The report, Mission and Ministry in Covenant, which was co-written by the two churches’ faith and order bodies, also sets out how the Methodist Church could come to have bishops in the historic episcopate.

The motion acknowledges that there is further work to do to clarify a number of areas, including how the proposals would be worked out in practice.

Read it all.

Posted in Church of England (CoE), Ecclesiology, Ecumenical Relations, Methodist

(Christian Today) Diarmaid MacCulloch: ‘Why Anglicans who object to reconciliation with Methodists should read more history’

The point of worry seems to be a break in a succession of hands in ordination from the apostles who were the first followers of Christ. That strikes me as a professional historian of the Church (and also in Anglican orders) to be a very unrealistic view of Christian history.

First, ‘the historic episcopate’ throughout the Christian world is a pragmatic, gradual creation of the second century CE, which links with the first apostles, but does not do so exclusively. There was no single bishop of Rome, for instance, until the 2nd century, and earlier lines of single succession there are benevolent fictions.

Second, the Church of England is a Church of the Reformation which just happened to keep bishops. It is actually a ‘Reformed’ Protestant Church, that is not Lutheran, but part of a family of European Churches, some of which kept bishops in their government, some not. So national Reformed Churches in England, Ireland, Hungary, Romania and Poland have bishops. Up to 1662, clergy from other Reformed Churches served regardless in the CofE when they came here: often they were placed in English cathedrals or universities, not to quarantine them in some way but simply because they didn’t speak much English, and there they could exercise a ministry in the learned language of Latin.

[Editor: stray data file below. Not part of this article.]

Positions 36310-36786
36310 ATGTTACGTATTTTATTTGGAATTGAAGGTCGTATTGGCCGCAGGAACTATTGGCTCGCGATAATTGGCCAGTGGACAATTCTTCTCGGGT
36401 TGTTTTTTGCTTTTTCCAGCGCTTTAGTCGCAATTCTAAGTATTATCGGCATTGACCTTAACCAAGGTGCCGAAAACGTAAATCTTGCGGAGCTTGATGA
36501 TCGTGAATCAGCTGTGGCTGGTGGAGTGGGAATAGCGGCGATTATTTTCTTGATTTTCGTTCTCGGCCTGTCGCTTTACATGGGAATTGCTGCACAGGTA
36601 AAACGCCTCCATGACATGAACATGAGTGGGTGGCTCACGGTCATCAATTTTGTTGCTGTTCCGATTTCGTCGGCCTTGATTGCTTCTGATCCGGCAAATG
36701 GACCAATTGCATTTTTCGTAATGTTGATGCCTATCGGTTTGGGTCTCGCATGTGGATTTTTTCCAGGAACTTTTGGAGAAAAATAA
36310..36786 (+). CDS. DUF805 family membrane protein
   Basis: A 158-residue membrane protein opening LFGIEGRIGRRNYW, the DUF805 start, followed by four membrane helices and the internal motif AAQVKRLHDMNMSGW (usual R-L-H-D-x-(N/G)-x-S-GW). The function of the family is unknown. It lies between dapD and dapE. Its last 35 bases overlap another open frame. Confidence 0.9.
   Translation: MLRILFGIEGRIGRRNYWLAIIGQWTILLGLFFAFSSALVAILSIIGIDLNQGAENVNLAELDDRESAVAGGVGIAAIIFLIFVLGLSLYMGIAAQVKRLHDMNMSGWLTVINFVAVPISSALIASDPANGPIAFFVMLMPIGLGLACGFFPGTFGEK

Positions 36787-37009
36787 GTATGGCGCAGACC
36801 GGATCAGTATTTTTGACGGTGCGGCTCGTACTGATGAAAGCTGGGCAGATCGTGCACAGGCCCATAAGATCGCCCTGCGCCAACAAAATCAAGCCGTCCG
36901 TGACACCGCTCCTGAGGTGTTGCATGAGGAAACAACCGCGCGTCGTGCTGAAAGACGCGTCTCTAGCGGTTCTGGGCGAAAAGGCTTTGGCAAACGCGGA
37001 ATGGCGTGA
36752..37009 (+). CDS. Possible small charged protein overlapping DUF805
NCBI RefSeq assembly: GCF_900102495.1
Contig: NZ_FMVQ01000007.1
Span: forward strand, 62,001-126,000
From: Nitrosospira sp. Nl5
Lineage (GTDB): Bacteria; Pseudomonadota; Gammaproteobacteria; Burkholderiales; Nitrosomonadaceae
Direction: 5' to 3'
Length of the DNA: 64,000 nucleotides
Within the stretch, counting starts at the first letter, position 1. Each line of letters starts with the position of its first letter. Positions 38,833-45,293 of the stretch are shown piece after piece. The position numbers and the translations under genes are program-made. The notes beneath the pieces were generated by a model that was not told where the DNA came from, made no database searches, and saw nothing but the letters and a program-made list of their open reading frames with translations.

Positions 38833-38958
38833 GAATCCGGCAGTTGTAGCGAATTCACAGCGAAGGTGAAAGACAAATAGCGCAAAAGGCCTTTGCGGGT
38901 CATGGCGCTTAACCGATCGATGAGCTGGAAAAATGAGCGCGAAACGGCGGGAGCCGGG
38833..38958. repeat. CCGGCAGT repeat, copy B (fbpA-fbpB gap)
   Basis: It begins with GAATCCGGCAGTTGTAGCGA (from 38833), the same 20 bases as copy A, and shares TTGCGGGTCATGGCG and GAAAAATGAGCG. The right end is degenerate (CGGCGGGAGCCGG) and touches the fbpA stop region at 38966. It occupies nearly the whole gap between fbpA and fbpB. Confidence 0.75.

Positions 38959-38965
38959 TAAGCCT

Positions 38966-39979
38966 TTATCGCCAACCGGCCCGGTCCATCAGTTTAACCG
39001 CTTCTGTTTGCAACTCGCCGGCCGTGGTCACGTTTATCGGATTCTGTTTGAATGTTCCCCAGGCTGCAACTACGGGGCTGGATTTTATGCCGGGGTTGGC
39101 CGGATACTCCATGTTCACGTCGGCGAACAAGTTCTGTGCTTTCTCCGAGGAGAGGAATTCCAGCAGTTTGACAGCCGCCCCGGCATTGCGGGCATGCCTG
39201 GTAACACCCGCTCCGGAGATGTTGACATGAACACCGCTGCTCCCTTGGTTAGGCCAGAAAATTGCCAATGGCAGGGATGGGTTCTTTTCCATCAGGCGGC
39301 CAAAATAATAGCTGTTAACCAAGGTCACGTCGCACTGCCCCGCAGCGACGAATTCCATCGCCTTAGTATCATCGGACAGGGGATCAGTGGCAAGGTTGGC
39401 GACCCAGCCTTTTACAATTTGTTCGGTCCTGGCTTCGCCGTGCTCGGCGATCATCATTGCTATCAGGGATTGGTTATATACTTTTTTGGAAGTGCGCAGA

Read it all.

Posted in Church History, Church of England (CoE), Ecclesiology, Ecumenical Relations, Methodist

(Church Times) Proposals on Methodism compromise the C of E’s faith and identity, says Andrew Davison

I grew up in an Anglican-Methodist family, and went to a Methodist Sunday school. I rejoice at the prospect of a closer relationship with the Methodist Church. The report before the General Synod, Ministry and Mission in Covenant, pursues that noble aim, which makes its failings all the more agonising. With a few adaptations, it could be a triumph; as it stands, it compromises the faith and identity of the Church of England.

Our Church upholds ancient Catholic order: bishops in the his­­toric episcopate are the ministers of ordination; the eucharist is celeb­rated by them, and by the priests they ordain. This is central to what makes the Church of England Cath­o­­lic as well as reformed: not vest­­ments, nor genuflection, but order.